November: Celebrating Our Independence and Our National Tree
By Jorge Ventocilla
The “Panama tree” (Sterculia apetala) was declared the National Tree of Panama, by Cabinet Decree 371 of November 26, 1969. I think we, as parents, must teach our kids how to spot the National Tree, hopefully on site, and not just in a drawing or a photo, as part of their education as citizens of this country. These trees are easy to find in Panama City.
The Panama Tree sheds its leaves during the dry season and grows leaves again early in the wet season. It is in full bloom from December to March. Many people in Panama’s country side eat the seeds; they would either boil or roast the oil-rich, peanut-like tasting seeds. In Mexico, seeds are grinded and then used for adding flavor to chocolate.
It has ornamental uses and some people have planted this tree just because of its meaning for the Panamanian people. Some of these trees have been planted, for example in Old Panama (Panama Viejo). There is a well-known, highly recognizable Panama Tree near the ruins at Old Panama, and there is a full row at the Summit Park. In addition, someone was clever enough to plant one at the top of historical Cerro Ancon.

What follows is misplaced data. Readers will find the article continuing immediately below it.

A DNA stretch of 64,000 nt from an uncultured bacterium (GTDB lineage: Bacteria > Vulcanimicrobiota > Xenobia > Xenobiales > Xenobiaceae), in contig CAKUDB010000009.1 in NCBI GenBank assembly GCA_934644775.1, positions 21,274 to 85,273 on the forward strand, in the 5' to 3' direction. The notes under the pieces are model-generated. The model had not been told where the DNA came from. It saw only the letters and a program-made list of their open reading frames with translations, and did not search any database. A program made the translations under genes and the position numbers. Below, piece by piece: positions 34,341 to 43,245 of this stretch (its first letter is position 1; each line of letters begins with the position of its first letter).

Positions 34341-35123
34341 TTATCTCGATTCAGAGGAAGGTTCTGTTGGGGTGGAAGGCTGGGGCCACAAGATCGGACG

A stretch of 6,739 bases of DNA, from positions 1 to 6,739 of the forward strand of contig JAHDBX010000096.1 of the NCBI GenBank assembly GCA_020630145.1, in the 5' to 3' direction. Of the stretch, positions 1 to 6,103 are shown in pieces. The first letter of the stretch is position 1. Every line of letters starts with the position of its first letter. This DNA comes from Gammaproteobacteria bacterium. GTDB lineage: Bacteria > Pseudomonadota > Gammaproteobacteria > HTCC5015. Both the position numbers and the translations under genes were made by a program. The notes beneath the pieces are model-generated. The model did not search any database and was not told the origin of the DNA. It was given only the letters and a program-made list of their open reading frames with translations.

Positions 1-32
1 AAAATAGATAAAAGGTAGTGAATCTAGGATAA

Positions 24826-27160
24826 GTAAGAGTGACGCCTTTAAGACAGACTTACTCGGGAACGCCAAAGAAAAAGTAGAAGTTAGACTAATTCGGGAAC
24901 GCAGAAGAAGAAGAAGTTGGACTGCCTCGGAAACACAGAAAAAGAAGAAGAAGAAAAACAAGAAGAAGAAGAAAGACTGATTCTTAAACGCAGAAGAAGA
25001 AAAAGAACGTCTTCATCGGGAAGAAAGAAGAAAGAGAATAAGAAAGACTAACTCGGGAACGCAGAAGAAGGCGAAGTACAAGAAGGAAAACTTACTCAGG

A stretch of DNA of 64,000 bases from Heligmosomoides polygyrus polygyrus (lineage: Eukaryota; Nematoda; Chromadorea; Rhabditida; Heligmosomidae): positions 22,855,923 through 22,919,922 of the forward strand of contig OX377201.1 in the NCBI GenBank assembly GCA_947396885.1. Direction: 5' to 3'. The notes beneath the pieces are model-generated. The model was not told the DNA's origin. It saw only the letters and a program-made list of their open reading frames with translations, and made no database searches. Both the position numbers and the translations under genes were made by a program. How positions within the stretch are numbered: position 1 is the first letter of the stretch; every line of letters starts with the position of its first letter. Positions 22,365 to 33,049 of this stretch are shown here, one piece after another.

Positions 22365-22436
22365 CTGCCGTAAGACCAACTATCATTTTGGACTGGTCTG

It can reach heights of 20-35 m and a diameter of 50-100 cm. Its crown is round and has a large extension; the trunk is straight and cylindrical, sometimes with big, flat buttress roots. Its branches are horizontal and the leaves grow like a spiral, close to each other at the tip. The bark is brown-gray, with large, round lenticels.
Its natural distribution range is from Mexico through all Central America and Panama, all the way to Peru and Brazil. It has become a natural in Jamaica and Trinidad, and it has been planted in South Florida (United States), Cuba, Dominican Republic, Haiti, Puerto Rico, and also the Virgin Islands.
Other than these and other places in our continent, it has been planted in many tropical areas as a shade tree, and also for its edible seeds and as a honey tree (bees collect nectar from its flowers). In our country, it grows in areas of low elevation and more frequently on the Pacific side. It is rare to find it in the tropical rainforests of the Caribbean.
Other names for this tree are chicha or anacaguita (Puerto Rico); bellota, castaño or tepetaca (Mexico); zunzún (Venezuela), and camajuru (Colombia). Some of the information included here was taken from “Trees of the Panama Canal Area”, (http://ctfs.arnarb.harvard.edu/webatlas/maintreeatlas.php). This is an excellent source of information about this and other trees.
Illustration: The national tree. Pen drawing by Guna artist Olowagdi.